With the world’s attention focused on Ukraine, Kim Jong-un is ramping up his nuclear and missile programs. Earlier this month, North Korea claimed to have launched a new intercontinental ballistic missile (ICBM). South Korea, the United States, and practically every world power have stated that Pyongyang conducted no such test. Nevertheless, for North Korea to have claimed to have done so is significant, as it signals Kim Jong-un’s intent to restart North Korea’s nuclear and ICBM program after a sabbatical of close to five years. Guess what, China is not liking North Korea’s bravado this time round.
In fact, the last time North Korea conducted an ICBM test, which was in 2017, China went all-out against Pyongyang. China’s Foreign Ministry issued a statement immediately, accusing North Korea of carrying out a nuclear test in disregard of international objections. Beijing added that the Chinese government resolutely opposed and strongly condemned the test.
In addition to strong verbal condemnation, China voted for a UNSC resolution calling for tougher sanctions against North Korea. It also restricted exports of refined petroleum products to Pyongyang, apart from reportedly banning imports of North Korean apparel and coal.
China Will Not Tolerate Another ICBM Test
Perhaps the only reason why North Korea this time around merely ‘claimed’ to have tested a new ICBM is the fact that China was not on board with Pyongyang’s plans. North Korea has already faced the harsh consequences of testing a nuclear-capable ICBM in 2017. If it were to do so again, China could take some pretty devastating steps that would end up crippling North Korea.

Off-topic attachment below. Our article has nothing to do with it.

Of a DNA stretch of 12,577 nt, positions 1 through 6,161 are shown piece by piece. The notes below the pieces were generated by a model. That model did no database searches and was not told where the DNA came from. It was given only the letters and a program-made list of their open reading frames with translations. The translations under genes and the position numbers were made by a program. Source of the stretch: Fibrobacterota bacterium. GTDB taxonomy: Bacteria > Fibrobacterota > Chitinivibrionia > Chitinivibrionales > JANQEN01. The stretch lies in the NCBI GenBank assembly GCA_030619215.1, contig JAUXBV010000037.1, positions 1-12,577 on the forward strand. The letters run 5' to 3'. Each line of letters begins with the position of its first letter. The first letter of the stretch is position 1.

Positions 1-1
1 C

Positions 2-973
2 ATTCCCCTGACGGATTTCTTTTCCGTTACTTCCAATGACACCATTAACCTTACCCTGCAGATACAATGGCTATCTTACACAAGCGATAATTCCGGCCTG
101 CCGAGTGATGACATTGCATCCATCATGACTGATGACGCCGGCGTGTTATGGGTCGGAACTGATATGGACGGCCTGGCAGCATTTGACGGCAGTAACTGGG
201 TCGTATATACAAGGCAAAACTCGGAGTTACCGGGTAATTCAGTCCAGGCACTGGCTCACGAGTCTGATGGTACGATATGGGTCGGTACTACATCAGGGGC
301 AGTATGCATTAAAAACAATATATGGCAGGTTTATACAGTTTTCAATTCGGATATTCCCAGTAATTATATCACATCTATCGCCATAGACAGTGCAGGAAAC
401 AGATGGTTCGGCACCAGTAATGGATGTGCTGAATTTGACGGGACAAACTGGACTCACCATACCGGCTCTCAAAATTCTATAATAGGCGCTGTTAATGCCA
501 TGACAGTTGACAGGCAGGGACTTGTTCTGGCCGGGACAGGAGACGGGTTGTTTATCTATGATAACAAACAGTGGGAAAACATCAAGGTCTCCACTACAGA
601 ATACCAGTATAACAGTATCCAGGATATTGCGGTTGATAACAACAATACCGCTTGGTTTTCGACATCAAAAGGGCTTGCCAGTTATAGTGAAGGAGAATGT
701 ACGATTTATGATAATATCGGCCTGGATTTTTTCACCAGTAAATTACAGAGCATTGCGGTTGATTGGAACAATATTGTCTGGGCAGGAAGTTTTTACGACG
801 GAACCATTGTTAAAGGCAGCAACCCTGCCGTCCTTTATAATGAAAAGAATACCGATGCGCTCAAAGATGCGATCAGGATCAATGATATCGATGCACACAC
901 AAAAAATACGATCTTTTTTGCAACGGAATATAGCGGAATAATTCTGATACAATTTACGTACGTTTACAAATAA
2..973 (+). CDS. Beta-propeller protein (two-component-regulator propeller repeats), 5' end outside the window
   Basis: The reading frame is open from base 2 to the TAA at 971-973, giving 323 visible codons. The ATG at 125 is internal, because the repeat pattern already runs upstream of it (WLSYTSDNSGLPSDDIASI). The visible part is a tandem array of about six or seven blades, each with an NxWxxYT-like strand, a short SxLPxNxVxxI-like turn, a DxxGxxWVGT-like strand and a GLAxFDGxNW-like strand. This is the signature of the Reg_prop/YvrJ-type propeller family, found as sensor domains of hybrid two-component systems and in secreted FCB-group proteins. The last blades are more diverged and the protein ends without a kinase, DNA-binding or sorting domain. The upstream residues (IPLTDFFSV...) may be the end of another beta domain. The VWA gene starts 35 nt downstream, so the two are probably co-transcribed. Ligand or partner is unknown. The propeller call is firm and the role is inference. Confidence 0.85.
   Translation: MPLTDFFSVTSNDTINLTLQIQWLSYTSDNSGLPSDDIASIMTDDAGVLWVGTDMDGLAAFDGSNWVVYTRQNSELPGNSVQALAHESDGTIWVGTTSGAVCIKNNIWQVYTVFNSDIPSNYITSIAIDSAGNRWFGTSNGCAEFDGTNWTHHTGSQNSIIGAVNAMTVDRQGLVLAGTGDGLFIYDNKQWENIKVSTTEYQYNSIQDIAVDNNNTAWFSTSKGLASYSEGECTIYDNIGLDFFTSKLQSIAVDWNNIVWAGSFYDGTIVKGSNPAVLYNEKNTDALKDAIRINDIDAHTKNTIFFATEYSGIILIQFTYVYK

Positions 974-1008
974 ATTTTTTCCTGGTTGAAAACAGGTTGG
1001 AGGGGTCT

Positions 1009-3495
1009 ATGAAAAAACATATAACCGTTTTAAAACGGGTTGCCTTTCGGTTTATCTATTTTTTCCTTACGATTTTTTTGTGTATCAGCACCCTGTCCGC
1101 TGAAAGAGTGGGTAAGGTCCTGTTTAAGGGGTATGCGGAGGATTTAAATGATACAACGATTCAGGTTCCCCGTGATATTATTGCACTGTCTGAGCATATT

According to Nikkei Asia, from China’s standpoint, North Korea as a major nuclear power would change the regional situation and the balance of power between the two countries. In fact, the fourth most powerful CCP official in China, Wang Yang has gone to the extent of saying that his country could become the biggest victim of North Korea’s nuclear weapons and ICBMs.
What’s Got China Petrified?
China is scared. North Korea has been growing closer to Russia and has made its intent to decouple from China known. For Pyongyang, China is proving to be an impediment. China does not want North Korea to possess lethal nuclear weapons, especially those that can be mounted on ICBMs.
The problem with countries like North Korea is that they are run by one man. Kim Jong-un might just wake up one day, finding his threshold to tolerate Chinese diktats breached. In such a scenario, what is to stop him from launching a nuclear attack against China? He would have the requisite delivery mechanism at his disposal, even though at the time the ICBM would have been tested, Pyongyang would have been eyeing the United States.
China does not trust North Korea. The best part is, that North Korea knows this. As a matter of fact, Kim Jong-un is not a big fan of China himself. He wants North Korea to grow out of China’s shadow, and to do that, he must go ahead with the planned ICBM tests. China will not like being snubbed openly, and will even take strict action against Pyongyang.
However, Kim seems willing to take it all on the chin if it means North Korea growing the capability to mount nuclear attacks on all its adversaries, including China in the foreseeable future.
Once again, the rift between the two Communist countries is out in the open. While China continues supporting the denuclearisation of the Korean Peninsula, North Korea is relentlessly pushing ahead with its nuclear agenda.